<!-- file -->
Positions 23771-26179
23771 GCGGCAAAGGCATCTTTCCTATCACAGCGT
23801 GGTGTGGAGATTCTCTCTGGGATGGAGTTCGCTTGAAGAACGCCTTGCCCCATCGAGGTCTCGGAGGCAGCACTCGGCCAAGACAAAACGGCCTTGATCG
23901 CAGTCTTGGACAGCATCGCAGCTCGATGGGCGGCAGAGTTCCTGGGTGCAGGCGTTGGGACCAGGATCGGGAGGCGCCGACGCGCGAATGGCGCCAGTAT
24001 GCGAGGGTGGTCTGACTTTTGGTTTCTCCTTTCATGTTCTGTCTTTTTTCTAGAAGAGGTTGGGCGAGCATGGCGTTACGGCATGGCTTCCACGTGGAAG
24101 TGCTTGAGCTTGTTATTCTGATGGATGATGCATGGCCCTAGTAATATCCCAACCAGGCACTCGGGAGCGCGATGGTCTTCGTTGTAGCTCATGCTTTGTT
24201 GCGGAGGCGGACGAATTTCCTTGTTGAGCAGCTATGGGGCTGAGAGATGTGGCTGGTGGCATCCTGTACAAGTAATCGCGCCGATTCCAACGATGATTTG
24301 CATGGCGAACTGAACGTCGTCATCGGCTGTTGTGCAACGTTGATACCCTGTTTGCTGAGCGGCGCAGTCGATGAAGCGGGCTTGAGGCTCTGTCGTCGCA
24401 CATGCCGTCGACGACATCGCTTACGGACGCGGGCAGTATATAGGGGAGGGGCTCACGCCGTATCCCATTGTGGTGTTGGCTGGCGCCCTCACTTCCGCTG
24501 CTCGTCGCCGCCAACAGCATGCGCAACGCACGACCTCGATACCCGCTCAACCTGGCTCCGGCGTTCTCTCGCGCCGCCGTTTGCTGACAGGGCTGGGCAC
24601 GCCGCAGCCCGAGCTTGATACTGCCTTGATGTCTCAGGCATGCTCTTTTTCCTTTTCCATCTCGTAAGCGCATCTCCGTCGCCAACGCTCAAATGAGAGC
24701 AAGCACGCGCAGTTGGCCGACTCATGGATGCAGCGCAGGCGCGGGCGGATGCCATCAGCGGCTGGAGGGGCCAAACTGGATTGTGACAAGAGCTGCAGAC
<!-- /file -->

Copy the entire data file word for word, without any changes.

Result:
Positions 23771-26179
23771 GCGGCAAAGGCATCTTTCCTATCACAGCGT
23801 GGTGTGGAGATTCTCTCTGGGATGGAGTTCGCTTGAAGAACGCCTTGCCCCATCGAGGTCTCGGAGGCAGCACTCGGCCAAGACAAAACGGCCTTGATCG
23901 CAGTCTTGGACAGCATCGCAGCTCGATGGGCGGCAGAGTTCCTGGGTGCAGGCGTTGGGACCAGGATCGGGAGGCGCCGACGCGCGAATGGCGCCAGTAT
24001 GCGAGGGTGGTCTGACTTTTGGTTTCTCCTTTCATGTTCTGTCTTTTTTCTAGAAGAGGTTGGGCGAGCATGGCGTTACGGCATGGCTTCCACGTGGAAG
24101 TGCTTGAGCTTGTTATTCTGATGGATGATGCATGGCCCTAGTAATATCCCAACCAGGCACTCGGGAGCGCGATGGTCTTCGTTGTAGCTCATGCTTTGTT
24201 GCGGAGGCGGACGAATTTCCTTGTTGAGCAGCTATGGGGCTGAGAGATGTGGCTGGTGGCATCCTGTACAAGTAATCGCGCCGATTCCAACGATGATTTG
24301 CATGGCGAACTGAACGTCGTCATCGGCTGTTGTGCAACGTTGATACCCTGTTTGCTGAGCGGCGCAGTCGATGAAGCGGGCTTGAGGCTCTGTCGTCGCA
24401 CATGCCGTCGACGACATCGCTTACGGACGCGGGCAGTATATAGGGGAGGGGCTCACGCCGTATCCCATTGTGGTGTTGGCTGGCGCCCTCACTTCCGCTG
24501 CTCGTCGCCGCCAACAGCATGCGCAACGCACGACCTCGATACCCGCTCAACCTGGCTCCGGCGTTCTCTCGCGCCGCCGTTTGCTGACAGGGCTGGGCAC
24601 GCCGCAGCCCGAGCTTGATACTGCCTTGATGTCTCAGGCATGCTCTTTTTCCTTTTCCATCTCGTAAGCGCATCTCCGTCGCCAACGCTCAAATGAGAGC
24701 AAGCACGCGCAGTTGGCCGACTCATGGATGCAGCGCAGGCGCGGGCGGATGCCATCAGCGGCTGGAGGGGCCAAACTGGATTGTGACAAGAGCTGCAGAC